Albert Camus

Albert Camus

The gods had condemned Sisyphus to ceaselessly rolling a rock to the top of a mountain, whence the stone would fall back of its own weight. They had thought with some reason that there is no more dreadful punishment than futile and hopeless labor.

You have already grasped that Sisyphus is the absurd hero. He is, as much through his passions as through his torture…At the very end of his long effort measured by skyless space and time without depth, the purpose is achieved. Then Sisyphus watches the stone rush down in a few moments toward that lower world whence he will have to push it up again toward the summit. He goes back down to the plain.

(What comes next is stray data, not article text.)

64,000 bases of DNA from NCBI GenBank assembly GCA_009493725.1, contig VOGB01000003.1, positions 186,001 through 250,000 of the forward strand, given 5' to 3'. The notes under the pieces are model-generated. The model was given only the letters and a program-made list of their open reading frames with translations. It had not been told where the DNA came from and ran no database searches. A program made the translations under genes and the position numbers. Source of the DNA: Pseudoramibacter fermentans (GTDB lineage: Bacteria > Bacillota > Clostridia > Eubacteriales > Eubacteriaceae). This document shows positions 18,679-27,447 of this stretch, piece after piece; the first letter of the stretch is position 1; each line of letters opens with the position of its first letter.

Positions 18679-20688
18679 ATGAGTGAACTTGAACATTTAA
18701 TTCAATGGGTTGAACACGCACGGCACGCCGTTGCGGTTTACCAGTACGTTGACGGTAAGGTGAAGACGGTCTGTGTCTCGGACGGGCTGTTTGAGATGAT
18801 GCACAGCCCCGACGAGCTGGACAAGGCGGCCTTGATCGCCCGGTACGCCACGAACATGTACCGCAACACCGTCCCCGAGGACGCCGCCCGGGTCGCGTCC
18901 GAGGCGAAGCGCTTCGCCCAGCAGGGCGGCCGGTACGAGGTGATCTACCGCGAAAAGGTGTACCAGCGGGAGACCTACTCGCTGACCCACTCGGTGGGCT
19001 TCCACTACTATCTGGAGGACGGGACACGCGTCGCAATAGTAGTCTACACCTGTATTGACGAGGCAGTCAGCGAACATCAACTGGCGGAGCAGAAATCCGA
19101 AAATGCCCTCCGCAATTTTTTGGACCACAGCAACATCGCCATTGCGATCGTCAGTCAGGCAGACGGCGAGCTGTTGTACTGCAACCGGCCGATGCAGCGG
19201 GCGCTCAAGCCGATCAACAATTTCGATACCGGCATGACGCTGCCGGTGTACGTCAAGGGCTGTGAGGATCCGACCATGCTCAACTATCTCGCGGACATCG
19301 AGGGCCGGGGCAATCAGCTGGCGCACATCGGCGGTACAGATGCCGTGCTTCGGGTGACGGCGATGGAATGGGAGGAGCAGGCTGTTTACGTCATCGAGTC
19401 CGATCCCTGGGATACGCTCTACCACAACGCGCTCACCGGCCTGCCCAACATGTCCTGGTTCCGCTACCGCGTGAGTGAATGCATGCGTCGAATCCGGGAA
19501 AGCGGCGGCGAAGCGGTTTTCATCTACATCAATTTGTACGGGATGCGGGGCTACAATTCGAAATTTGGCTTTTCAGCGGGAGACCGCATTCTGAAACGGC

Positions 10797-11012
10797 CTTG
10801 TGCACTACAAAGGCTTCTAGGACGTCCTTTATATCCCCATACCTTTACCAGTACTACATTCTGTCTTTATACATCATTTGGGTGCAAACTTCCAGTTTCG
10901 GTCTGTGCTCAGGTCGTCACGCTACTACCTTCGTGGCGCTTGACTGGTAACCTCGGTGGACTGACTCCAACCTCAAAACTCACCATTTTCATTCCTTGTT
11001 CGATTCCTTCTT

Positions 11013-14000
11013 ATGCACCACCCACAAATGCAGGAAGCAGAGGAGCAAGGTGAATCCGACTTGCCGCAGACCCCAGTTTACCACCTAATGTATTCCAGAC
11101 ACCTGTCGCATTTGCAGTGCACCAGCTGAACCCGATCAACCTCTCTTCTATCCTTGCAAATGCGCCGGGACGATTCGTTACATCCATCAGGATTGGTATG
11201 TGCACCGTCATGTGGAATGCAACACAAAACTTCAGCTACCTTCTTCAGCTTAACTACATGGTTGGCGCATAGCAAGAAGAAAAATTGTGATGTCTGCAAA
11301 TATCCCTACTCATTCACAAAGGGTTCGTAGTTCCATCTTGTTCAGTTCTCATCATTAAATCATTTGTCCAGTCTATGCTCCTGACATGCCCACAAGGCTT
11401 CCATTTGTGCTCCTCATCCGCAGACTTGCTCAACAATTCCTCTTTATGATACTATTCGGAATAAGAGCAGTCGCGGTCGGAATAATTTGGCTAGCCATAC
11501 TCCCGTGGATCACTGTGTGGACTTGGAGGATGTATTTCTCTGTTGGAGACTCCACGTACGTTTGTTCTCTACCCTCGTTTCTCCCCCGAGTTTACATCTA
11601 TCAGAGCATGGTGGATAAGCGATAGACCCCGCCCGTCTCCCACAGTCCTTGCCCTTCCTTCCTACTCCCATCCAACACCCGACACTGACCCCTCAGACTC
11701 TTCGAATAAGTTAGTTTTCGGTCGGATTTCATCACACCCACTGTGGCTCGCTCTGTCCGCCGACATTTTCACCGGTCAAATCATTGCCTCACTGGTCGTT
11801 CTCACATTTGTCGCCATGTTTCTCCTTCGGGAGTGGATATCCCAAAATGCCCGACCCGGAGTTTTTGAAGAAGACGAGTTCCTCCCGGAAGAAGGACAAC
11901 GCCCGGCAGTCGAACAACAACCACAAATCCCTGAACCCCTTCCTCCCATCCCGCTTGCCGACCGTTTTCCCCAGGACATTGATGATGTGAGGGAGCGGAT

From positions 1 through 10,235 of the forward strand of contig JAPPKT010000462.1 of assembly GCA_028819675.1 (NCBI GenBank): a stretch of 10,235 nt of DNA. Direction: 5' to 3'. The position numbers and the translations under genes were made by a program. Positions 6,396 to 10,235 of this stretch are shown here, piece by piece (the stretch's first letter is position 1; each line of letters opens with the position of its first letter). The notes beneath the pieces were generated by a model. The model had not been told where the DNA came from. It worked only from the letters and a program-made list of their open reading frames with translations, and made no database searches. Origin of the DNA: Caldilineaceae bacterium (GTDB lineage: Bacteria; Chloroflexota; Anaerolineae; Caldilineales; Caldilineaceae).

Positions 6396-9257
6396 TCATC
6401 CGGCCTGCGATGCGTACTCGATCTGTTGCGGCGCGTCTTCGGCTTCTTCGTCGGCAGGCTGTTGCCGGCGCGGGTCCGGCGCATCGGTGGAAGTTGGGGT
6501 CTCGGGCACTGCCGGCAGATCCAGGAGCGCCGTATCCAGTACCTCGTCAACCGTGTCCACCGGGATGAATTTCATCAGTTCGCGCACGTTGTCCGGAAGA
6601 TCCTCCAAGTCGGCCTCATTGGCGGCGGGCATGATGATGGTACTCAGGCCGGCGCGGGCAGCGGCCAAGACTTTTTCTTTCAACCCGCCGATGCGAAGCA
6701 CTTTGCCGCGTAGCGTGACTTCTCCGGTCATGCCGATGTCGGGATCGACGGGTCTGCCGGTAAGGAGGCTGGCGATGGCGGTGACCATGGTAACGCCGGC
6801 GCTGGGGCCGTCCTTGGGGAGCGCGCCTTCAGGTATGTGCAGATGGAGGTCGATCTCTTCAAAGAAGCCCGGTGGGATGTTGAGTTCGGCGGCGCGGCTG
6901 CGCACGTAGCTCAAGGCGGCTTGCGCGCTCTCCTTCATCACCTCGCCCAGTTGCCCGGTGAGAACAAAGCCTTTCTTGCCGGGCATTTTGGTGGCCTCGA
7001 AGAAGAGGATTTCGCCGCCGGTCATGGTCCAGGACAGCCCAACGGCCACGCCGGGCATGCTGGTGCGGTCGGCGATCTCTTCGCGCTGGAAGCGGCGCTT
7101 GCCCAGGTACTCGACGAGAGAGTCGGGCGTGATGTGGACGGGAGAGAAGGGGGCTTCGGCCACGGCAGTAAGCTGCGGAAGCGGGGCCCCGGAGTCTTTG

It is during that return, that pause, that Sisyphus interests me. A face that toils so close to stones is already stone itself!…At each of those moments when he leaves the heights and gradually sinks toward the lairs of the gods, he is superior to his fate. He is stronger than his rock.

The Myth of Sisyphus